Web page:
60. Events -

PRSA Memphis will meet Thursday, March 9, from 11:45 a.m. to 1 p.m. at the University Club, 1346 Central Ave. Thomas Carrier, director of this year’s NCAA Men’s Basketball Tournament South Regional, will be the guest speaker.  Cost is free for members and $25 for nonmembers. Register at eventbrite.com by Wednesday, March 8. 

61. Boyd Officially in Race For Governor in 2018 -

Former Tennessee Commissioner of Economic and Community Development Randy Boyd officially launched his candidacy for Tennessee Governor Monday, March 6, with an announcement of his campaign team.

62. The Week Ahead: March 7-13 -

Happy Monday, Memphis! Get your taste buds ready: Both Memphis Black Restaurant Week and the inaugural Vintage901 festival are taking place in the coming days. We’ve got details on those, plus plenty of other fun activities and entertainment to check out in The Week Ahead… 

63. Greater Memphis Greenline Names New Director -

The Greater Memphis Greenline board of directors has appointed Andrew Israel its new executive director as it shifts its organizational focus, the group announced Wednesday, March 1.

64. Another Country -

On the road into the C.H. Nash Museum at Chucalissa in southwest Memphis, there is a sign you might not notice on your way to the museum and archaeological site.

An arrow pointing east is the way to Memphis. The western arrow reads Chucalissa.

65. Titans Still Rebuilding After Years of Bad Draft Picks -

When wide receiver Kendall Wright was a healthy scratch for the Titans’ final game of the season, it further underscored why this franchise is still struggling to gain altitude in the NFL.

66. Greater Memphis Greenline Names New Director -

The Greater Memphis Greenline board of directors has appointed Andrew Israel its new executive director as it shifts its organizational focus, the group announced Wednesday, March 1.

67. Airports, Legal Volunteers Prepare for New Trump Travel Ban -

SEATTLE (AP) – Airport officials and civil rights lawyers around the country are getting ready for President Donald Trump's new travel ban – mindful of the chaos that accompanied his initial executive order but hopeful the forthcoming version will be rolled out in a more orderly way.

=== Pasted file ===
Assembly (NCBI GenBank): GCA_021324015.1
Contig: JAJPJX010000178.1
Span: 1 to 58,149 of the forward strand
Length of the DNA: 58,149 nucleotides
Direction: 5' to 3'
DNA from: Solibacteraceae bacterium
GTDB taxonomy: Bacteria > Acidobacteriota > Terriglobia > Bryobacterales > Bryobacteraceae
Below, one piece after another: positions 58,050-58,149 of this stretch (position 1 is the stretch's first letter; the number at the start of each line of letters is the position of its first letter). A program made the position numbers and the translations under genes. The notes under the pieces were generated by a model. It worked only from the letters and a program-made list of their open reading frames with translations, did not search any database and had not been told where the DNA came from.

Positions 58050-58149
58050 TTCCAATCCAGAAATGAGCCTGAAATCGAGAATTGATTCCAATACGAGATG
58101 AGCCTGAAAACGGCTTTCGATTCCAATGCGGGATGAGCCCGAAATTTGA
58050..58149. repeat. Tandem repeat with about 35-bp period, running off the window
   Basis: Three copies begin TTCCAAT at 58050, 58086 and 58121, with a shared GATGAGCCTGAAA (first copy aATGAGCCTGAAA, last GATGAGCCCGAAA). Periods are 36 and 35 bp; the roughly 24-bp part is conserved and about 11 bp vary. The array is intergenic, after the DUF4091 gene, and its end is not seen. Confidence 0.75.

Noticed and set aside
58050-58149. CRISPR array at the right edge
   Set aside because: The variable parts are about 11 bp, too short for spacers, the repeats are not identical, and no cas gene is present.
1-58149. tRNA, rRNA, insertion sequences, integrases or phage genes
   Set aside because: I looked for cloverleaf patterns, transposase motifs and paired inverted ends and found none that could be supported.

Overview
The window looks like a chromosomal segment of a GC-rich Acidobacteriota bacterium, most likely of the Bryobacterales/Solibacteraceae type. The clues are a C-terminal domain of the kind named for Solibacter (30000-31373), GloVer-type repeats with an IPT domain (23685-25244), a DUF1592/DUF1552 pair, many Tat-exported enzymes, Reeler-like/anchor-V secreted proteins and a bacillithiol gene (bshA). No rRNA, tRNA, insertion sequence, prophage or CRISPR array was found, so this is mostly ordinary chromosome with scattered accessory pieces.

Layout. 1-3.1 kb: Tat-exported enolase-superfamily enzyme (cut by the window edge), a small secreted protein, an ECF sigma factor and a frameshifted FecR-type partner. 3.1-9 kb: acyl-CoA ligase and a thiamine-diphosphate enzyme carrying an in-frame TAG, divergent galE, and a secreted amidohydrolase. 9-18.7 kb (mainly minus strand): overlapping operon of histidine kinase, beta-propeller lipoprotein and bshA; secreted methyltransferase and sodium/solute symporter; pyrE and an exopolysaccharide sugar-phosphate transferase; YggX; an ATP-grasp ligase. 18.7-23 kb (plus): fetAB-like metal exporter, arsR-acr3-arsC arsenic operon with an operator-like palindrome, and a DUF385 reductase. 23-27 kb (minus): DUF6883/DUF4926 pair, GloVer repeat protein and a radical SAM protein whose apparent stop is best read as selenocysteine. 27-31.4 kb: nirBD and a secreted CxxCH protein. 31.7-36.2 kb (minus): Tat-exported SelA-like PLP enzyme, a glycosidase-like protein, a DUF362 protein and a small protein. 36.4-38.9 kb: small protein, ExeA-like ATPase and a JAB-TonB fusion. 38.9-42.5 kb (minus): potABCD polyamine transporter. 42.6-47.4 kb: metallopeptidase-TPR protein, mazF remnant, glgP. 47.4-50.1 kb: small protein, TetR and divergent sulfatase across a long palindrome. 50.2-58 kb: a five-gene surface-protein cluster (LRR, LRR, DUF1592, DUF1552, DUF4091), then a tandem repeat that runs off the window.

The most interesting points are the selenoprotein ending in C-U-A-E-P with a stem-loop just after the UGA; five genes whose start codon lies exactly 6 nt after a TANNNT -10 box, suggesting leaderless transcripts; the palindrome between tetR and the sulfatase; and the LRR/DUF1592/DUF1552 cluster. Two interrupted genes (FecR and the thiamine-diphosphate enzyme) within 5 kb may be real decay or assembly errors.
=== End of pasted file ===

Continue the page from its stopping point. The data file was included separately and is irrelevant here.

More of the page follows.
68. Officials: New Trump Travel Ban Removes Iraq From List -

WASHINGTON (AP) – President Donald Trump's new immigration order will remove Iraq from the list of countries whose citizens face a temporary U.S. travel ban, American officials say, citing the latest draft in circulation. Trump is expected to sign the executive order in the coming days.

69. Fitzhugh Talks About Race for Governor Without Formally Committing -

NASHVILLE – House Minority Leader Craig Fitzhugh hasn’t officially entered the 2018 race for governor, but he has a “gut feeling” it’s a step he should take.

70. Tennessee GOP Leaders Expecting Crowded Field in 2018 Governor’s Race -

Former Tennessee Economic and Community Development Commissioner Randy Boyd got two mentions last Thursday, Feb. 23, at the Greater Memphis Chamber’s breakfast forum – one from guest speaker U.S. Rep. David Kustoff and another from chamber president Phil Trenary.

71. Ex-Nashville Mayor Karl Dean to Run for Tennessee Governor -

NASHVILLE, Tenn. (AP) – Former Nashville mayor Karl Dean said he's decided to run for governor of Tennessee in 2018.

72. Local Democratic and Republican Partisans Already Looking To 2018 -

U.S. Rep. David Kustoff says former Lt. Gov. Ron Ramsey was right in describing his 8th Congressional District as the most Republican of the state’s nine congressional districts.

73. Democratic and Republican Partisans Prepare for Next Election -

At least five potential Republican candidates for Governor in 2018 were among the crowd of 400 people at the Saturday, Feb. 25, Lincoln Day Gala of the Shelby County Republican Party.

Meanwhile, Nashville Mayor Megan Barry told a group of 150 Democrats at an “Obama Day” event Saturday that they and other Democrats across the state can elect one of their own as governor in 2018.

74. Local Democrats and Republicans Prepare for 2018 Governor's Race -

At least five potential Republican candidates for Tennessee governor in 2018 were among the crowd of 400 people at the Saturday, Feb. 25, Lincoln Day Gala of the Shelby County Republican Party.